A startling 200,000 Tesla cars are being recalled in the US, which is rocking the automotive world. A defective backup camera—a crucial safety feature that did not activate when the cars were in reverse—is the cause of this extensive recall. The backup camera is essential for averting collisions, therefore its defect raises serious safety concerns.
The gravity of the issue is highlighted by the fact that Tesla has reportedly handled 81 warranty claims that may be connected to the failing backup camera issue. A subset of Model Y, Model S, and Model X automobiles manufactured in 2023 are subject to the recall. Surprisingly, this recall represents almost 10% of Tesla’s 2023 output, even with the company’s high yearly production.
In a statement, the National Highway Traffic Safety Administration (NHTSA) of the United States stated that a software glitch was the cause of the issue. The common denominator among the recalled vehicles is described as Tesla’s “Full Self-Driving” computer 4.0, in conjunction with particular software versions (2023.44.30 through 2023.44.30.6, or 2023.44.100). The NHTSA has verified that Tesla quickly resolved the problem with an over-the-air (OTA) software update.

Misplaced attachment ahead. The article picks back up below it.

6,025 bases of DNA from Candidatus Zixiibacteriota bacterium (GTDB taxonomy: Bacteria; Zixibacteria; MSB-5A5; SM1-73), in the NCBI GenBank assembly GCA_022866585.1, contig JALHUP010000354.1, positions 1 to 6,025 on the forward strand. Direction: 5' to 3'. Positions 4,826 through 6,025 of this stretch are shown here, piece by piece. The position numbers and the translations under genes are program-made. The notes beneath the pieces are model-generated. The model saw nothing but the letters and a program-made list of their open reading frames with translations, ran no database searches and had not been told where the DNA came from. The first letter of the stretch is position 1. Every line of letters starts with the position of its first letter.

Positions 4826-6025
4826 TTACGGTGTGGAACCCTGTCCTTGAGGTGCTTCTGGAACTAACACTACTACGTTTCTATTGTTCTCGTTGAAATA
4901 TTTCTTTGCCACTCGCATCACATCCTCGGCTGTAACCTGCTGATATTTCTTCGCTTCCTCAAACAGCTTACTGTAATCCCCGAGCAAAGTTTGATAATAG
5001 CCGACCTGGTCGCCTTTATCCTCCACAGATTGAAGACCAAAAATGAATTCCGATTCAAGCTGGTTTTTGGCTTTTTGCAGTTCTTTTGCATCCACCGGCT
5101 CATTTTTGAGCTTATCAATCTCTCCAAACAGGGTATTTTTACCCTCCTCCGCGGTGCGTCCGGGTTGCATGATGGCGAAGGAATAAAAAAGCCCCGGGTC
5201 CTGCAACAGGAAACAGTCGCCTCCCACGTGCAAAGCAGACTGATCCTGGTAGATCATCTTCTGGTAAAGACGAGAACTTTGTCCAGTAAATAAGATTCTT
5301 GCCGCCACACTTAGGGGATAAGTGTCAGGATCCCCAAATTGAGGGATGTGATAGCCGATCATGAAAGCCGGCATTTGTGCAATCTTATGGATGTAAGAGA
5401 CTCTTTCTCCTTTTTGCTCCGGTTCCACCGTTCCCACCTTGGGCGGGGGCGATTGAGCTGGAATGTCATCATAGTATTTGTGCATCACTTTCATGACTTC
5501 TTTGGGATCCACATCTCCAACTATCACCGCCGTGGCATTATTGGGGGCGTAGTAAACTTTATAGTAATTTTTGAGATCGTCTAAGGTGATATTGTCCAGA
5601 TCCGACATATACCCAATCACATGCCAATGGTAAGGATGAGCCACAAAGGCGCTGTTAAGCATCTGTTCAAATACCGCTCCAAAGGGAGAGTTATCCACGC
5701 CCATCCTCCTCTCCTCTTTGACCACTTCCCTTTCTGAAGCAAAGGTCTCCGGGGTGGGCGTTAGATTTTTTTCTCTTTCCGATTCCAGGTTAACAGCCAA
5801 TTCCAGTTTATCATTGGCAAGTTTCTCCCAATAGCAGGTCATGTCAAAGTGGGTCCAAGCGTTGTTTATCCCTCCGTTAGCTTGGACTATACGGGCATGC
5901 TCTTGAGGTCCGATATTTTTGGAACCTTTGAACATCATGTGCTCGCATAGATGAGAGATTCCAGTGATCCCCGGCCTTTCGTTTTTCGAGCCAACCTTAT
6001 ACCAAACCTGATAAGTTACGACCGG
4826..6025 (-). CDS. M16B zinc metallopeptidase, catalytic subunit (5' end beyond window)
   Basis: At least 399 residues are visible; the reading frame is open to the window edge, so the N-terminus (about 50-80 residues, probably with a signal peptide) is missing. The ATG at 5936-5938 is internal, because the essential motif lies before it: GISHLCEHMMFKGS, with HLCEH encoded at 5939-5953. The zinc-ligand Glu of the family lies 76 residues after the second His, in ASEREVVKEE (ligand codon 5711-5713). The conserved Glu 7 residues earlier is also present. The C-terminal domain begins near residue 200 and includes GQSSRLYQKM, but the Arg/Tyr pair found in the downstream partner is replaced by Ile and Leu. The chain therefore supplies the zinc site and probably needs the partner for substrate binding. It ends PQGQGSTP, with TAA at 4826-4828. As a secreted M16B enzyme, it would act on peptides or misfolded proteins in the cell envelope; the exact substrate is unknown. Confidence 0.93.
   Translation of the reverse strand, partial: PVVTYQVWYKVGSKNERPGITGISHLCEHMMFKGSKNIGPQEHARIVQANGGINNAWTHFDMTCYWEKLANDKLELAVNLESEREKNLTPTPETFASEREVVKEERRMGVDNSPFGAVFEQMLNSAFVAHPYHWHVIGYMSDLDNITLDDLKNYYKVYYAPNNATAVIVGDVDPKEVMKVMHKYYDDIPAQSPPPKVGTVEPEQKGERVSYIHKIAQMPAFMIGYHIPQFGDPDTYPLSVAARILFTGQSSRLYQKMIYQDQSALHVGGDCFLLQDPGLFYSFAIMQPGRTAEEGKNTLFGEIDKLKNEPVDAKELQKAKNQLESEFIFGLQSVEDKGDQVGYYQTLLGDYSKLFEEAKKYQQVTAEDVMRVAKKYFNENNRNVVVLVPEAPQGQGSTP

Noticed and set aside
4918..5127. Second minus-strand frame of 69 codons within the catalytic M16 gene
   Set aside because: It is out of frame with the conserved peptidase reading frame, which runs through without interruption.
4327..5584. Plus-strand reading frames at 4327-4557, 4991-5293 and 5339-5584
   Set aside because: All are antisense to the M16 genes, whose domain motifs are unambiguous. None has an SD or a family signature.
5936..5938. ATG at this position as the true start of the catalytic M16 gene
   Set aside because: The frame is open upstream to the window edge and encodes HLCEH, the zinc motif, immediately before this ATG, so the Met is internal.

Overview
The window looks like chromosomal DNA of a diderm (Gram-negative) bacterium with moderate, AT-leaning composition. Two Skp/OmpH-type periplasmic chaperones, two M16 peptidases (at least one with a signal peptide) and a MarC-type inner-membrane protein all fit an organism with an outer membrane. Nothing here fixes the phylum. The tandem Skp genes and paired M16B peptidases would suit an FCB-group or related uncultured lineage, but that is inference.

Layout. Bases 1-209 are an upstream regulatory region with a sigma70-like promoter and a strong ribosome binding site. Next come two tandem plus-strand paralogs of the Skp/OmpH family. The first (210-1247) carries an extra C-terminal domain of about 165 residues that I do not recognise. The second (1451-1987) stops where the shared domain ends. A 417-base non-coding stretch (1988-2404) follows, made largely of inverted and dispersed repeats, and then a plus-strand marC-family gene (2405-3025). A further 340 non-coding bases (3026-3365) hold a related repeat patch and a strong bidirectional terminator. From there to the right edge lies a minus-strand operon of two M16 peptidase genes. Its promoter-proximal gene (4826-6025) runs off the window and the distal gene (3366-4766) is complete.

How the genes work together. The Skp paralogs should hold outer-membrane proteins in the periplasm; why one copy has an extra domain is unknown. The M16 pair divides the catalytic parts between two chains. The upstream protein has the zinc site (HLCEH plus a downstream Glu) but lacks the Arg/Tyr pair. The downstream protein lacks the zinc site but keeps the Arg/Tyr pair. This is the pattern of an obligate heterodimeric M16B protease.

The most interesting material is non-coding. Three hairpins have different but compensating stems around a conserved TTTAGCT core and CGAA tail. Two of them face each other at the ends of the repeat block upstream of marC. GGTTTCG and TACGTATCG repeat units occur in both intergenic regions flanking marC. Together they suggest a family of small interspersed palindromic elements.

Surprisingly, Tesla knew about the issue in December but opted to proceed with a recall only a day later on January 12. Letters of notification are anticipated to be sent to customers by March 22. Tesla claims that despite the fault, no crashes, injuries, or fatalities have been linked to this specific problem.
This latest recall by Tesla follows another huge one that involved over two million cars just six weeks ago. Similar to the current predicament, the previous recall was brought about by significant safety concerns pertaining to the Autopilot advanced driver-assistance technology and was resolved by an over-the-air software update. These occurrences cast doubt on the effectiveness of Tesla’s quality control procedures as well as the possible dangers of modern cars’ growing reliance on intricate software systems.